I Almost Missed This Subtle Red Flag On My First Date With A Narcissist

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bored girl on date with guy who's on his phone

I’d like to blame it on being nineteen and young and dumb. But the real reason I missed our first date red flag was that I had a tendency to make excuses for people.

Combine that with covert narcissism and the warning was less obvious.

I was in school in Scranton, Pennsylvania when I met my husband.

We had a chance meeting at a college kegger and for the next month, he seemed to pop up everywhere I went. I had no interest in him which makes my tolerance of his first date screw-up even more baffling.

I literally said yes because he made me laugh and he wouldn’t relent.

RELATED: 15 Relationship Red Flags You Should Never, Ever Ignore

Enter the first date red flag.

I got dressed to go out and I waited to hear from him.

Nothing, not a word.

Now, this guy had chased me for a month and tracked down my number through other people.

You see when I finally succumbed and said yes, he followed me outside the bar to get my phone number. But after swearing to memorize it, a few Genesee Brews got in the way.

He ends up calling my old freshman dorm number and unbelievably, the girls call another 'Colleen' to the phone. Eventually, she realizes the mistake and gives him my new number.

He’d gone to a lot of effort to get me to say yes.

But yet I sat in my apartment waiting for the phone to ring.

I was irritated and angry.

Finally, at a little past eleven, he calls and asks me to meet him at a party.

This is his version of asking a girl out. Invite her to that night’s college kegger. He is seriously clueless. He has no idea what he has done is rude, offensive, and not how you treat a woman.

RELATED: 4 Telltale Signs The Man You Love Is A Full-Fledged Narcissist

Obviously, I tell him I won’t be meeting him.

I know what you’re thinking, why did I ever agree to a second date?

Even now, when my roommate and I discuss it, we both believed he was just a young dumb college boy. He was too nice to believe otherwise. He was the farthest thing from a rogue player. We were sort of boys will be boys and all that ridiculous thinking.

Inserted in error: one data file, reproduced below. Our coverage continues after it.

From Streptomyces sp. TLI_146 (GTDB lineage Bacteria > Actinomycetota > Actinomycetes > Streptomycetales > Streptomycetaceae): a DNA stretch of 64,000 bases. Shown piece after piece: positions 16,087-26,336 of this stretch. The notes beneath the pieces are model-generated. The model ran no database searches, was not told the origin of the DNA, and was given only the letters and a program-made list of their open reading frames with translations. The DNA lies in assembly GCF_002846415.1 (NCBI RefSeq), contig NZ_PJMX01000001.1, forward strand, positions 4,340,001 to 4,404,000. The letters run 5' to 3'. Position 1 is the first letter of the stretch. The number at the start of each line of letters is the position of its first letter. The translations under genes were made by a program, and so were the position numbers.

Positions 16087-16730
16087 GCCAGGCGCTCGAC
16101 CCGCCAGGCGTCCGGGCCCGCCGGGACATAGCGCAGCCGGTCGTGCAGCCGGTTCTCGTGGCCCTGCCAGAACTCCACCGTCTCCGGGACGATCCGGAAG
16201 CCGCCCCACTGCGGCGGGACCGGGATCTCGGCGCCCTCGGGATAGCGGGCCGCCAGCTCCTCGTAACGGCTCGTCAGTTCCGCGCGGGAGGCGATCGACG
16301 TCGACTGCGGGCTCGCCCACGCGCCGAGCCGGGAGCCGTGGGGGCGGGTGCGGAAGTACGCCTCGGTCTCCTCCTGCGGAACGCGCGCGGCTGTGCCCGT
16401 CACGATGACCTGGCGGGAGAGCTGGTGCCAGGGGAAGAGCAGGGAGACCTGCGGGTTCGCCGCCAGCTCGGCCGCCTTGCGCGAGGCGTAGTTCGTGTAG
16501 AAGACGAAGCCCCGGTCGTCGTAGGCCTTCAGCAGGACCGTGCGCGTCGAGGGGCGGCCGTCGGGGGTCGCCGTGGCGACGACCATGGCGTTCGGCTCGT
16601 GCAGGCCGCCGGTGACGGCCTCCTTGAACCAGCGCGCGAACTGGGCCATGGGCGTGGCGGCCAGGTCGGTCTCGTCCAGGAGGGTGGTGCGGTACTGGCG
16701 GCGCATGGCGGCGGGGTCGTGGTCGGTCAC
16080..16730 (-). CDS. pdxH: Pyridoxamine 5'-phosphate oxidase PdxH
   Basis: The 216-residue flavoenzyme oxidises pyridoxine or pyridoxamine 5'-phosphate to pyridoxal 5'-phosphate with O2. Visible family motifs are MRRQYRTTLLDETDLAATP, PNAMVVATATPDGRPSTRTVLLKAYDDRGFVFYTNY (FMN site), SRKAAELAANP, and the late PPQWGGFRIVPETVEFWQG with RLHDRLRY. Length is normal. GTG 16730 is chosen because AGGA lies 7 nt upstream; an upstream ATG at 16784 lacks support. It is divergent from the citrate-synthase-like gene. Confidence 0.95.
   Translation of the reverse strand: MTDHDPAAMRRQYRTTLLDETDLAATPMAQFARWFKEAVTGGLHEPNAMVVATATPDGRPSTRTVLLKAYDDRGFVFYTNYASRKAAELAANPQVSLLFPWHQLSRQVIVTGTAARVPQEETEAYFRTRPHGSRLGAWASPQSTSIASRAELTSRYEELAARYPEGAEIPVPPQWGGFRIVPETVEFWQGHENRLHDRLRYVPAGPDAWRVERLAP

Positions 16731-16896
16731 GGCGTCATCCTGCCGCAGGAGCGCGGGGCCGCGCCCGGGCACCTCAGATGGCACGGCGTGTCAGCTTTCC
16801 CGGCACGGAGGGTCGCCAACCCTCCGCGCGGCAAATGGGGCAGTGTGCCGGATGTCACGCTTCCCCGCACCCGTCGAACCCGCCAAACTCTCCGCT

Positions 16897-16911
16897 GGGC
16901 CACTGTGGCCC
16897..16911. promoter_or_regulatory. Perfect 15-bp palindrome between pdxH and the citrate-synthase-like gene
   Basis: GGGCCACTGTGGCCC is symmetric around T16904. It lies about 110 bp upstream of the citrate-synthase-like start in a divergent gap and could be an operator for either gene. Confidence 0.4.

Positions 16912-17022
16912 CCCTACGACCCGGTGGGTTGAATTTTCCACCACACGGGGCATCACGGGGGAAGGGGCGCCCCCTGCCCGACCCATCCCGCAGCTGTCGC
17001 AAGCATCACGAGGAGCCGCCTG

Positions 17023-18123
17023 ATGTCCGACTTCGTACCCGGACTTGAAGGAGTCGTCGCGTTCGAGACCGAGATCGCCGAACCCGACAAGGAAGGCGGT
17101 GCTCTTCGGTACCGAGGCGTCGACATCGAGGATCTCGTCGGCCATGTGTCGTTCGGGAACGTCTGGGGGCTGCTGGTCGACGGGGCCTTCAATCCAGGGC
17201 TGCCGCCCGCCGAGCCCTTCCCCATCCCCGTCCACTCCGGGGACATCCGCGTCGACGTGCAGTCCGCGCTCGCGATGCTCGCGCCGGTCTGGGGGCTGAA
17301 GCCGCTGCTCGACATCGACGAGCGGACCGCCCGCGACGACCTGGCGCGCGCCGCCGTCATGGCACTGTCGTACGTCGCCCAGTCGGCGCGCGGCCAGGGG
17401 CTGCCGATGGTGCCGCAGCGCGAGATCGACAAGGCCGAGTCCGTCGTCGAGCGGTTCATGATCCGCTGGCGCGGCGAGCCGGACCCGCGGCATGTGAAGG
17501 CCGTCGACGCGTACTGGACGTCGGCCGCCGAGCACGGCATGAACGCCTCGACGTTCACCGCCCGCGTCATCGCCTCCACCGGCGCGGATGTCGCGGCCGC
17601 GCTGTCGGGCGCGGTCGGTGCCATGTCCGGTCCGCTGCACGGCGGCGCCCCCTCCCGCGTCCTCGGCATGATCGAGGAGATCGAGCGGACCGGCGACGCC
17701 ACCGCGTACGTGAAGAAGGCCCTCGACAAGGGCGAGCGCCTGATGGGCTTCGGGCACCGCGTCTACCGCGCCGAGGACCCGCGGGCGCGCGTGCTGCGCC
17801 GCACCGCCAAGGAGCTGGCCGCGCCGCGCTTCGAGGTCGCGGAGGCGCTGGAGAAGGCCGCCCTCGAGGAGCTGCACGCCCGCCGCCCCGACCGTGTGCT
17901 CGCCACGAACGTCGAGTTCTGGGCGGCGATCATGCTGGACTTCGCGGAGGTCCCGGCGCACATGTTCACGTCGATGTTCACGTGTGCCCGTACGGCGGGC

And here’s the thing.

Narcissism is hard to spot, covert narcissism is nearly impossible.

They don’t present as arrogant difficult individuals. Their passive-aggressive form of control makes them appear laid back and almost innocent. A super easygoing charmer.

They are not as obvious as the overt narcissist.

I had no clue I was attaching myself to one.

But here’s where I went wrong.

Narcissist or no narcissist.

Red flags don’t have to be extraordinary they can be ordinary.

Even if I wanted to make excuses for my husband and rationalize he was too nice a guy to have sinister intentions, I shouldn’t have.

Even if all the other factors made it appear he was clueless, not disrespectful. I should have walked away the first time someone didn’t treat me in the manner I deserved.

Instead of mistakenly believing a boundary was saying no to that particular date.

It’s funny, we eat at restaurants and don’t enjoy the experience so we don’t go back. We try hiking or yoga and decide it’s not for us.

RELATED: 15 First Date Red Flags That Scream "No Second Date!"

But when it comes to actual human beings, we will give them chance after chance.

Red flags don’t have to be massive.

They can seem innocent especially when we have a tendency to make excuses for the bad behavior of others. But the truth is, it might not have been harshly extraordinary, but I knew something wasn’t right.

Hence, why I sought to make excuses for him.

Yet underneath that handsome frat boy exterior lurked a narcissist. He wasn’t oblivious. He was selfish and in his own world. That’s why he hadn’t thought to call me until the party was in full swing.

Even more alarming?

The narcissist had begged for me to share a night in his world — and still forgot about me.

RELATED: How To Deal With A Narcissist — 8 Smart & Simple Steps

Colleen Sheehy Orme is a national relationship columnist, journalist, and former business columnist. She writes bout love, life, relationships, family, parenting, divorce, and narcissism.

This article was originally published at Medium. Reprinted with permission from the author.